After more than 18 months of inaction, Worthington Pools officials are trying to get the ball rolling for a funding push to renovate the facility – before they potentially lose money already pledged.

In April 2016, the Worthington Pools facility, which is operated and owned privately by Swiminc Inc., secured $1 million in state funding, thanks in large part to state Rep. Mike Duffey (R-Worthington), who worked to sell lawmakers on the necessity of the funding.

At the time, Rob Schmidt, the Swiminc board of directors president, said he hoped the contribution would kick off a campaign to raise a total of $4.6 million for the project – which would require financial input from the city of Worthington and Worthington Schools – that would bring Worthington Pools into the 21st century.

The main feature of the renovation plan would be to add an all-seasons roof over the north pool, which would allow one end to be open for the summer season but still be used during colder weather, organizers said. The project also would include a variety of renovations on the dilapidated pools, new restrooms and a new kitchen space to expand concession options.

But progress has stalled, and Schmidt said he doesn't blame the city or schools. Instead, he said, Swiminc has run into "a much harder, longer process than we suspected."

"From my perspective, Swiminc is working very hard internally to get itself prepared for the type of major fundraising efforts that we need to do, but it's a hard process," he said. "Over the last year or 18 months or so, among other things, we've lost both our general manager and assistant general manager ... and it's sort of put us behind in that regard."

A lack of dialogue with the city and schools also seems to be part of the issue.

After the city forgave $105,000 of an outstanding loan in mid-2016, the topic of contributing to the pool's survival has not been brought back up. Similarly, school district leaders – focused on a major year of funding requests – have not discussed financially backing the pools.

That inaction led Duffey to write a letter to the district and the city asking what could be done.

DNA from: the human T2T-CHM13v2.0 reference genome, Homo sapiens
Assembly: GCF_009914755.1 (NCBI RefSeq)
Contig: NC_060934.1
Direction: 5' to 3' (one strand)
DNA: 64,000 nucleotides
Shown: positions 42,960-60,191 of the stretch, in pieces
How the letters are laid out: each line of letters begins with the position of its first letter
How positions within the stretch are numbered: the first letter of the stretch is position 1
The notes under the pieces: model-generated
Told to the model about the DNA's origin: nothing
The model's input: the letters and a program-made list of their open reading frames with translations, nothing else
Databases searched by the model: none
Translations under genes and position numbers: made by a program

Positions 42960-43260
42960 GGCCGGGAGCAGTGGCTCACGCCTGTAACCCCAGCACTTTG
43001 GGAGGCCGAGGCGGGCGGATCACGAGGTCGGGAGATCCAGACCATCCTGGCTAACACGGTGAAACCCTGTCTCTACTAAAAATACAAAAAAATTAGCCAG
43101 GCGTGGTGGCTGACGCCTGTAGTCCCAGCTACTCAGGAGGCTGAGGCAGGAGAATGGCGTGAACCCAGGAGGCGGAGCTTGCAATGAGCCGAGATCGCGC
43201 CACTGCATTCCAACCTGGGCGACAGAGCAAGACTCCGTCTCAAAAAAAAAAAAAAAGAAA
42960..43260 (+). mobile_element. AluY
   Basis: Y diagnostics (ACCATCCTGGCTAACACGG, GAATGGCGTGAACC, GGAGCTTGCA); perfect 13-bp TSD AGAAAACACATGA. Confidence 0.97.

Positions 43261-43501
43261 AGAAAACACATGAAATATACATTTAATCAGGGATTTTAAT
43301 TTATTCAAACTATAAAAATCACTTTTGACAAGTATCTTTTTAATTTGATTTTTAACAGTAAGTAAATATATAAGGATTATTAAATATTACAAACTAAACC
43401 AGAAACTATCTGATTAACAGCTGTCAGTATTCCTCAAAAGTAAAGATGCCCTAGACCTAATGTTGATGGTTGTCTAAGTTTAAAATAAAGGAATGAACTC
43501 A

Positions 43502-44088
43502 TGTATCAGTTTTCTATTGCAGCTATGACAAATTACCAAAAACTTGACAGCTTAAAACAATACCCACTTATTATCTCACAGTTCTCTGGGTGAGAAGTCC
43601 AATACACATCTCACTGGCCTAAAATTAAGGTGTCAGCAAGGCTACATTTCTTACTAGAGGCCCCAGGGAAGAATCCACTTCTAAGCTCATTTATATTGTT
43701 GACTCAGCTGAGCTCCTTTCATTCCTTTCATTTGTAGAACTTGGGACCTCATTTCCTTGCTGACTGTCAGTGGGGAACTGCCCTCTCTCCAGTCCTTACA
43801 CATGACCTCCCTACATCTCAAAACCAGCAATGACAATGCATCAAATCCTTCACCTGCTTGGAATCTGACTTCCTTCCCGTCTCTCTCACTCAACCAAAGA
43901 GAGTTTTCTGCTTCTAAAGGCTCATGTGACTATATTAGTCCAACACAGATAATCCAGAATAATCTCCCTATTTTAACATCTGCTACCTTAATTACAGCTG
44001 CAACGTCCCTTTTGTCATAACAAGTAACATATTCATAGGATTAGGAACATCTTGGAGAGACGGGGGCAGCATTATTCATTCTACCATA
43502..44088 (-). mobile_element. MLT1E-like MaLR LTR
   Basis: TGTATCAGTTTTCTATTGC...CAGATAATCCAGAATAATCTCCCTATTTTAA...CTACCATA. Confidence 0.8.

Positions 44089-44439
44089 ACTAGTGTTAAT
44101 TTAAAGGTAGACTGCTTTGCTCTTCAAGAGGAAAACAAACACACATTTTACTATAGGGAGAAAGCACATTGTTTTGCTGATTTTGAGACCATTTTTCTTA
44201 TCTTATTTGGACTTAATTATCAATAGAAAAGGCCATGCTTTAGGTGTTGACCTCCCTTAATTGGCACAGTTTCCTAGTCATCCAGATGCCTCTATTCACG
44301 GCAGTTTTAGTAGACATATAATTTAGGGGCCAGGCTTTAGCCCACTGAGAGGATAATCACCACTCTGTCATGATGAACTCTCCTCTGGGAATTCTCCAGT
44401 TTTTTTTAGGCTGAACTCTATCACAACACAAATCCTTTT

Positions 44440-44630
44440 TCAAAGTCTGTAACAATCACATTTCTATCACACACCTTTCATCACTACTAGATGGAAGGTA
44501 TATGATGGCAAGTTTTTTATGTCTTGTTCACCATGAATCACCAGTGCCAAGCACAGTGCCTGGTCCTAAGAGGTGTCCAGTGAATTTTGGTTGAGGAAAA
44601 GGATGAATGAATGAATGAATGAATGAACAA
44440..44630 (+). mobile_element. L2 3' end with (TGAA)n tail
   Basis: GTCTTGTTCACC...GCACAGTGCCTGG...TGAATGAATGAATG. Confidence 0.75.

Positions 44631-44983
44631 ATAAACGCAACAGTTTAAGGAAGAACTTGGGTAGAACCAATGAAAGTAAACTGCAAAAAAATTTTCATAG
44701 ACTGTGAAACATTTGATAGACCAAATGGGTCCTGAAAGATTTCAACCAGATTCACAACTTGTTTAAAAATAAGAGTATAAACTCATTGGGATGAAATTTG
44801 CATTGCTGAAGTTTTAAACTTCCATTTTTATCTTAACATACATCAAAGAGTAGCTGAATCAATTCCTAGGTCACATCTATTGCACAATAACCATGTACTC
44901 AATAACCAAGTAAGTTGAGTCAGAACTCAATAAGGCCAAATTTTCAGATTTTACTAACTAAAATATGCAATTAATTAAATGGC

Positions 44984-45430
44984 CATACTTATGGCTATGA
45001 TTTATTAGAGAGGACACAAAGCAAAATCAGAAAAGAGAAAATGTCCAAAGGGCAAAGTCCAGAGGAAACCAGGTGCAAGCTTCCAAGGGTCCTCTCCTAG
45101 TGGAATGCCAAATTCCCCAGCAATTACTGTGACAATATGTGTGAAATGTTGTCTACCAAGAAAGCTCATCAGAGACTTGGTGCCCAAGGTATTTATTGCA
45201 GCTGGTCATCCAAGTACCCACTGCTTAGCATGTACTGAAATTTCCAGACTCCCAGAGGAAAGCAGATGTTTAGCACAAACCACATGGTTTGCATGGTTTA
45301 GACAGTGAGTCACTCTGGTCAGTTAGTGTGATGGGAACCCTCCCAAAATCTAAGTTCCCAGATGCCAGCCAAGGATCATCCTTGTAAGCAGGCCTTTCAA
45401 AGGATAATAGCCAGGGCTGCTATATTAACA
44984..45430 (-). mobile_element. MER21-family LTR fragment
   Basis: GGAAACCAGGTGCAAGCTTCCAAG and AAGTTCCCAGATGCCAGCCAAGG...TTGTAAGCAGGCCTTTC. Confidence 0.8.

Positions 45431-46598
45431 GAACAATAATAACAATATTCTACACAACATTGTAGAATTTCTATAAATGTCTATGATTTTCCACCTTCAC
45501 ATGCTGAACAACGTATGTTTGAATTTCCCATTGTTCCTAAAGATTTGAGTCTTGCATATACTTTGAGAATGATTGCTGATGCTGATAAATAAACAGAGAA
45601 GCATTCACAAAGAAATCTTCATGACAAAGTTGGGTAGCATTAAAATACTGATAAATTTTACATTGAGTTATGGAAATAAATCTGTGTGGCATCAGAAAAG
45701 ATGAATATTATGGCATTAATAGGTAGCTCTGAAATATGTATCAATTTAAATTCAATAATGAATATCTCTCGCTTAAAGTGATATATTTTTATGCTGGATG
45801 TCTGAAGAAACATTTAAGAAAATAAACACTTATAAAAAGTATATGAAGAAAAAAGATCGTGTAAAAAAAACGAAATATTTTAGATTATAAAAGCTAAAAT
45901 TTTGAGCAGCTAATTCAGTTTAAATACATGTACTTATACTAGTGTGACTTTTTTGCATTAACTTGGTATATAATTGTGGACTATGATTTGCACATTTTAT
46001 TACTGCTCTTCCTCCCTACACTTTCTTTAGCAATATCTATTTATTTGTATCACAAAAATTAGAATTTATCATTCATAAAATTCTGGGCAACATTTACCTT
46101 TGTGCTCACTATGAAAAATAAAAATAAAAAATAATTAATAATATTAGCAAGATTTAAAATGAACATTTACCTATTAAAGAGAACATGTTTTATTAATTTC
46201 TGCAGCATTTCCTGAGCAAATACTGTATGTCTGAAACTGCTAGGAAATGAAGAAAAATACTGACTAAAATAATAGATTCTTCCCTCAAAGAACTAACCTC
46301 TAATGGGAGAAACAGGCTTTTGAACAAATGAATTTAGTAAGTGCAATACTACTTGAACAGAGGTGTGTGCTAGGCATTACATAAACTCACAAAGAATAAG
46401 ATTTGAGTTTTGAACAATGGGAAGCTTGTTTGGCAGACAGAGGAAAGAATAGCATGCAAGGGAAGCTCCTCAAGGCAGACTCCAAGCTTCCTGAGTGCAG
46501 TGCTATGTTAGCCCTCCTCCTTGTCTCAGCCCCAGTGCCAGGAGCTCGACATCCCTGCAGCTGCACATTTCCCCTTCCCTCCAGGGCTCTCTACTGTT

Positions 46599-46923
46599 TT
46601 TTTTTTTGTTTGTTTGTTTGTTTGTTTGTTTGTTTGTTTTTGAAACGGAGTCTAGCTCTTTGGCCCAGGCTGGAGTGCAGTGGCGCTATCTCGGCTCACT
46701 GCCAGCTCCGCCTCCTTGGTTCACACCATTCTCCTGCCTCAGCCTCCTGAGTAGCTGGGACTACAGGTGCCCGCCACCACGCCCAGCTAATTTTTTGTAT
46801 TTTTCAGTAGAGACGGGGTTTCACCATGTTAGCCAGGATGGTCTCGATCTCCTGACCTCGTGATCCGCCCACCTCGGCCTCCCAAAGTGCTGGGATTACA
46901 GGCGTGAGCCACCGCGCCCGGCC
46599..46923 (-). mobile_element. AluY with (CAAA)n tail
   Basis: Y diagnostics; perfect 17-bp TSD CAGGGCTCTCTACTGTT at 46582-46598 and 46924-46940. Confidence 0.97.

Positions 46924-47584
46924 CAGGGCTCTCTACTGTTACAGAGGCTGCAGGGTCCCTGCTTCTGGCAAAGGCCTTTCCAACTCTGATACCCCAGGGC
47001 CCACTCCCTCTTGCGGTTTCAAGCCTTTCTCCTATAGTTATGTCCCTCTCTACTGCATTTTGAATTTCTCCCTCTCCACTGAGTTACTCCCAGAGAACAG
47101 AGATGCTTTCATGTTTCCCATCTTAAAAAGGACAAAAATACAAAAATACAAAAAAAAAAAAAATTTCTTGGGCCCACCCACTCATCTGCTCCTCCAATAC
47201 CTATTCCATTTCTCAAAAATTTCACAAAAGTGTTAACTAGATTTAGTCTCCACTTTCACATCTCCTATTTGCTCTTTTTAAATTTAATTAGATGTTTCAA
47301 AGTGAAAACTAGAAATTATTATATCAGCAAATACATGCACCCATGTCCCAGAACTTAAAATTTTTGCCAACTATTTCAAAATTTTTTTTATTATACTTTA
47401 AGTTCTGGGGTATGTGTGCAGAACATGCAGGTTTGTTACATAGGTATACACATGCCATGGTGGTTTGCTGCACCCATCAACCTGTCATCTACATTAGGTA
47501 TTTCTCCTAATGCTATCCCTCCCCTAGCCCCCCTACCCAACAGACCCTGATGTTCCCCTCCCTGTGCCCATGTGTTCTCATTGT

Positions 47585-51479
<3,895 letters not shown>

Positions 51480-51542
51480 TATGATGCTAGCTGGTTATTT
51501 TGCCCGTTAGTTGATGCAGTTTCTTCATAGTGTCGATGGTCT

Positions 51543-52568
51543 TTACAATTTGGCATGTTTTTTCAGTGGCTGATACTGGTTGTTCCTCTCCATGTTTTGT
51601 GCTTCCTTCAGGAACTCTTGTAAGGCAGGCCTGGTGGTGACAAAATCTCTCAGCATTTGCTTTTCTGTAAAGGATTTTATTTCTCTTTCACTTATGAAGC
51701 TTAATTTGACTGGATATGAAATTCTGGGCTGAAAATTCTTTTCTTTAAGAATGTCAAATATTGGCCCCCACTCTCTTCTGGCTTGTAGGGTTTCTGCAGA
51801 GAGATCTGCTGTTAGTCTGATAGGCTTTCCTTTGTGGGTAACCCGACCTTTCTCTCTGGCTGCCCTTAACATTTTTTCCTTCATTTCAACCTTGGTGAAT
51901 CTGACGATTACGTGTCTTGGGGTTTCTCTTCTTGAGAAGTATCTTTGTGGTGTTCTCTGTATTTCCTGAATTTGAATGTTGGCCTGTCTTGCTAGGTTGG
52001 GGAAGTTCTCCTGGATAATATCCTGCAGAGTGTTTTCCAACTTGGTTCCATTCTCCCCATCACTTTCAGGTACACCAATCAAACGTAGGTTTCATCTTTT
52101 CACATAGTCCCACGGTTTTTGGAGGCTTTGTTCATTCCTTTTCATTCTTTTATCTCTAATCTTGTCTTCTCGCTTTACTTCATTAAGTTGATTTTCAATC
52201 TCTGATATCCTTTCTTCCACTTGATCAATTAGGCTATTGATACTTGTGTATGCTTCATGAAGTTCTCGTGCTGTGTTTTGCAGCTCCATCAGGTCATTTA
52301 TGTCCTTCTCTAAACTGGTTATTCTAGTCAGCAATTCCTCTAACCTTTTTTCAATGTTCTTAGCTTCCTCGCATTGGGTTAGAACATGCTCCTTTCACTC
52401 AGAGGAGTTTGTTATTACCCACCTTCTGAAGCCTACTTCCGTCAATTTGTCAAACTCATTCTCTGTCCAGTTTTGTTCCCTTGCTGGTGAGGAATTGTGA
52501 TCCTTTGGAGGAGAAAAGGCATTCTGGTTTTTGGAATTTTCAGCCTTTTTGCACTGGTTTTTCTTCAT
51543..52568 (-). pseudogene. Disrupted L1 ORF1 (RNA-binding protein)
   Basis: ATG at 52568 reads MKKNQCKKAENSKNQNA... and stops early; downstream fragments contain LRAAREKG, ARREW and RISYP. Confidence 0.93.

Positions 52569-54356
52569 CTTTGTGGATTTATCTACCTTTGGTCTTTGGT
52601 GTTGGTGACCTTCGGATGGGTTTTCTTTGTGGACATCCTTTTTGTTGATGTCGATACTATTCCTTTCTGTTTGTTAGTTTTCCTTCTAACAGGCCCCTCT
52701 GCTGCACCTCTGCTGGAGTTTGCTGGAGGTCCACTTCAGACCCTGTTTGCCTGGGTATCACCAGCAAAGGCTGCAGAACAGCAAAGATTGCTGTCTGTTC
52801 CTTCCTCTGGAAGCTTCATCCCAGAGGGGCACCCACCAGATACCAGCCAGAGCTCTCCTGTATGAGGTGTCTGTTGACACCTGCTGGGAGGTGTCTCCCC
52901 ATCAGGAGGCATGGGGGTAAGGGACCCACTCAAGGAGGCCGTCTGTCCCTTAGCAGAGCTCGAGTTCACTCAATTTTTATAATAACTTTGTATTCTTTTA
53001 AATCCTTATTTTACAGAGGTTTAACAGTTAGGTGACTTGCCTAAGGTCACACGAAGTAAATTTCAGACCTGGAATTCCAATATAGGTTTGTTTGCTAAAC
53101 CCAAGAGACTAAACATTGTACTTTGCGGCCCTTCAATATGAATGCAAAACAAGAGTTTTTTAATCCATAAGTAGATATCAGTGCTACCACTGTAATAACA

Duffey, a former Worthington City Council member who is unable to run for re-election in 2018 to the Ohio House of Representatives because of term limits, said he is concerned the state funding he helped secure would be appropriated elsewhere if Swiminc's plans don't begin to move forward.

"The project can't proceed without the remainder," he said.

Schmidt said he knows Swiminc's organizational struggles haven't helped.

But now, he said, he hopes the process of fundraising can happen in conjunction with contributions from the city and school district.

"It's supposed to happen hand in hand," he said. "I honestly don't think the community (by itself) can give us the type of funding on the timeline we need to do the work we need to do. We're going to need the city and school district to participate. I don't think we've ever run from the fact that we're going to need their support."

In an email, Worthington Superintendent Trent Bowers said the district had received the letter and was open to talks with Swiminc.

"We have a mutual interest in partnering with Swiminc and the city of Worthington to make certain the natatorium continues as a resource for Worthington students," he said. "As a school district, we are open to conversation about this issue and would seek to be a good partner in a long-term solution."

Worthington spokeswoman Anne Brown said city leaders have not received a funding request.

"The city has received no funding request from SwimInc but we do welcome the opportunity to discuss it when they are ready," she said.

In the meantime, Schmidt and Duffey said they know the pool doesn't have as much time as it did in 2016 and decisions will need to be made a bit quicker.

"Are we going to have some sort of major facility failure that prevents us from opening this summer? I hope not," Schmidt said. "But we're not 10 years away from problems. ... We're five years away."

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